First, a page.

Costa Toscana Circumnavigating Africa to Avoid Red Sea

Costa Toscana

After having its repositioning cruise via the Red Sea cancelled, the Costa Toscana is sailing around Africa on its return to Europe.

Currently the largest ship in Costa Cruises’ fleet, the LNG-powered vessel is set to spend the summer in the Western Mediterranean following a winter program in the Middle East.

After completing its itineraries in the region on March 9, the Costa Toscana set sail from Dubai without passengers earlier this month.

Heading south on the Indian Ocean, the 5,224-guest cruise ship visited Port Louis, Mauritius, for a technical call on March 20.

Continuing its journey to Europe, the ship is now sailing to Namibia for a second technical stop. After bypassing South Africa, the Toscana is scheduled to arrive in Walvis Bay on March 27.

Following the month-long repositioning voyage, the vessel is expected to resume its regular schedule on April 11.

On that day, the Costa Toscana is set to depart from Spain on the first cruise of its summer program in the Western Mediterranean.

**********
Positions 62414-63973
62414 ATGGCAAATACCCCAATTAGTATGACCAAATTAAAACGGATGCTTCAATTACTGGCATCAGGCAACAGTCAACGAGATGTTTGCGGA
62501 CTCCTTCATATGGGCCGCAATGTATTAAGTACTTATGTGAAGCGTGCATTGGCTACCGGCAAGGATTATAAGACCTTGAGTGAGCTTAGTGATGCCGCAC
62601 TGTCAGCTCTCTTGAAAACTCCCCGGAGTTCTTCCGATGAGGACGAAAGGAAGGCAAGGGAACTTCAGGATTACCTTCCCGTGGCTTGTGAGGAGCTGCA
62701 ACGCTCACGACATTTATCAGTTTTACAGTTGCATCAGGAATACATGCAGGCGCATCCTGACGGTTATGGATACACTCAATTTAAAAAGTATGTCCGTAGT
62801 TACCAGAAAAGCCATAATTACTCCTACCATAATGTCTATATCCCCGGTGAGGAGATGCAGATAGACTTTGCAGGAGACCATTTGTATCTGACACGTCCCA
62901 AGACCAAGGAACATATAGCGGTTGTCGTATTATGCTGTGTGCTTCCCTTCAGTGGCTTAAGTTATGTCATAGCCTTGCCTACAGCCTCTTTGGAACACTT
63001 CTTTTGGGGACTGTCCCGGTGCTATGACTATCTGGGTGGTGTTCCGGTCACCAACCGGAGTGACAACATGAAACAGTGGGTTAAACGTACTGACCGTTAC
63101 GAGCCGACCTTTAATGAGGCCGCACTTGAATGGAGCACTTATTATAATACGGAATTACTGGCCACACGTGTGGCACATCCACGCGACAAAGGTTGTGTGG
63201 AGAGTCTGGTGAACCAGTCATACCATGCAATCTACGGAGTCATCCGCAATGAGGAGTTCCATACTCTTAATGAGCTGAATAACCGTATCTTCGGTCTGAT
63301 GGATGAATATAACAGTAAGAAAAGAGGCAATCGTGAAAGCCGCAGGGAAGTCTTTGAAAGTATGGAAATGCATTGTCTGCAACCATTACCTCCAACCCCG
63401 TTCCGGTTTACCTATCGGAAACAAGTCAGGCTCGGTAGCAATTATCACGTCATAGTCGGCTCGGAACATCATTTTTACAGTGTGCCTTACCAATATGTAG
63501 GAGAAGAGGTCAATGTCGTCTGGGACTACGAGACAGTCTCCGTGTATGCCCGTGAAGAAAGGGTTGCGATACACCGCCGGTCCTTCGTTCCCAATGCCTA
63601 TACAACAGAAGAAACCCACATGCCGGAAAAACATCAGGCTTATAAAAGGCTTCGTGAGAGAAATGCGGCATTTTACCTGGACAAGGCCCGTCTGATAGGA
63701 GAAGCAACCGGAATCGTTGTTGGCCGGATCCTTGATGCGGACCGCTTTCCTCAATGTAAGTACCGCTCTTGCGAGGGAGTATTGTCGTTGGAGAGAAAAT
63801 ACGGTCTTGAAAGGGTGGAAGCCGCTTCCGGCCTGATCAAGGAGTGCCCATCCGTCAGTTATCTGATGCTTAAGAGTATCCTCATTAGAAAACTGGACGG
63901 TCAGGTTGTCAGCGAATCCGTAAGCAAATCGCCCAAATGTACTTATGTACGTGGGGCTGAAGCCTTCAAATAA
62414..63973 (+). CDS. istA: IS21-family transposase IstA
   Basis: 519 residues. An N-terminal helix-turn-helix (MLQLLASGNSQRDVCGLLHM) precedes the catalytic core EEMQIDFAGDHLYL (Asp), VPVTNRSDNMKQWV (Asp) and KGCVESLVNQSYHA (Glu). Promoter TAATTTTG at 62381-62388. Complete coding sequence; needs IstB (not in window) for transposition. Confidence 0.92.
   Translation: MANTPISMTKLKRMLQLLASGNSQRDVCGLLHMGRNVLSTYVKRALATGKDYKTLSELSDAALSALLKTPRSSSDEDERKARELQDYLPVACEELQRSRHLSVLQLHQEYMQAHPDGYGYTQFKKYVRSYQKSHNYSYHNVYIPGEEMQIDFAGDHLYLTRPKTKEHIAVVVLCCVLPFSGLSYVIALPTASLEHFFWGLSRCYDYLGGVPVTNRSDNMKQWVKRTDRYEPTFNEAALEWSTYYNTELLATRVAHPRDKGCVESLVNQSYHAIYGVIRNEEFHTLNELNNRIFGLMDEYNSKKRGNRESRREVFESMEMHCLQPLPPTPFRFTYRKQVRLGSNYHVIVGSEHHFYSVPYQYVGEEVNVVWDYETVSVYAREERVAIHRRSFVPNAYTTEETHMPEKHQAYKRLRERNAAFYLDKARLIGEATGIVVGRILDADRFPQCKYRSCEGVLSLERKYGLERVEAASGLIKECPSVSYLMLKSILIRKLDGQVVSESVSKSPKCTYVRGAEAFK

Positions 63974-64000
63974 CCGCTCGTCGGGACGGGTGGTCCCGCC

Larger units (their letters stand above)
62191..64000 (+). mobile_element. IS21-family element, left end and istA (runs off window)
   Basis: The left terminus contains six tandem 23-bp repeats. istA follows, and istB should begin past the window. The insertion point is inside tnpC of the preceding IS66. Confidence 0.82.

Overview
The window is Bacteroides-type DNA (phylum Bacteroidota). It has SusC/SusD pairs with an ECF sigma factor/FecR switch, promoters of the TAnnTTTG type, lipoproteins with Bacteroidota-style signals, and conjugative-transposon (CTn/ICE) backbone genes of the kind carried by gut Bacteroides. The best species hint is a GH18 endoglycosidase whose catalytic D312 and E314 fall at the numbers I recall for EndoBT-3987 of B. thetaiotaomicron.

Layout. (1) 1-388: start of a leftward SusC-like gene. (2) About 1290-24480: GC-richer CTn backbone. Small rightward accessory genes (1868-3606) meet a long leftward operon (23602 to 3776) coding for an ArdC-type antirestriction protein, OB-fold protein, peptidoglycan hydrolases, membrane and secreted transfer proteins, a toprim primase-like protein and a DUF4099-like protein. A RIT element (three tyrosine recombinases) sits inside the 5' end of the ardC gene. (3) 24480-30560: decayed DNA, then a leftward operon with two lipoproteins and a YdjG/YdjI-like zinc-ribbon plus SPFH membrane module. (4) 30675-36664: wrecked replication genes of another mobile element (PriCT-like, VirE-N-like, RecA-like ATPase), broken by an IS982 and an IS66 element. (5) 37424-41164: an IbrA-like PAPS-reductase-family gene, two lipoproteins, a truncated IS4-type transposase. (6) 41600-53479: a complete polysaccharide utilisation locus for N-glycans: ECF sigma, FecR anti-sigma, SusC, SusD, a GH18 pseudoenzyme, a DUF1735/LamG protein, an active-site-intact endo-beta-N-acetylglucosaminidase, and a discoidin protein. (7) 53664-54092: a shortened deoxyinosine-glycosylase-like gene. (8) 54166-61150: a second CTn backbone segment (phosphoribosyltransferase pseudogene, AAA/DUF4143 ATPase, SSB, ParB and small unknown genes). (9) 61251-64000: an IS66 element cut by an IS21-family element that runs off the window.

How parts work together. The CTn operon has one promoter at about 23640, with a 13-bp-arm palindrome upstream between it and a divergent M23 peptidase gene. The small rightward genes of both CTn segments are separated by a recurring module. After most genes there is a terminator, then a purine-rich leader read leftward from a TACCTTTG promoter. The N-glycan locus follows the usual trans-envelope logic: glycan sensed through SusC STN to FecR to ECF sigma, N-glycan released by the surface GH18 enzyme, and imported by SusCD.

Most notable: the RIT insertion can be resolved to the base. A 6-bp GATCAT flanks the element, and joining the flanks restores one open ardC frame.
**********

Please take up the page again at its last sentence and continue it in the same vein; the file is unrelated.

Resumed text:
Sailing roundtrip from Barcelona, the four-night voyage features visits to Marseille, France, and Savona, Italy.

During the 2024 summer, the vessel is scheduled to offer regular seven-night cruises to Italy, France, and Spain.

Costa Toscana’s original repositioning cruise was cancelled in late January due to the current tensions in the Red Sea area.

“As you can well understand, the critical situation that is currently affecting the maritime traffic along the Red Sea and the Gulf of Aden is constantly being monitored with the maximum attention,” Costa said in the cancellation notice.

“Given recent developments on the security environment and future uncertainties in the area, working in close consultation with global security experts and government authorities, we have made the difficult decision to cancel the cruise,” Costa explained.

Departing from Dubai, the planned itinerary was set to visit additional destinations in the United Arab Emirates and Oman before arriving in the Mediterranean via the Red Sea and the Suez Canal.

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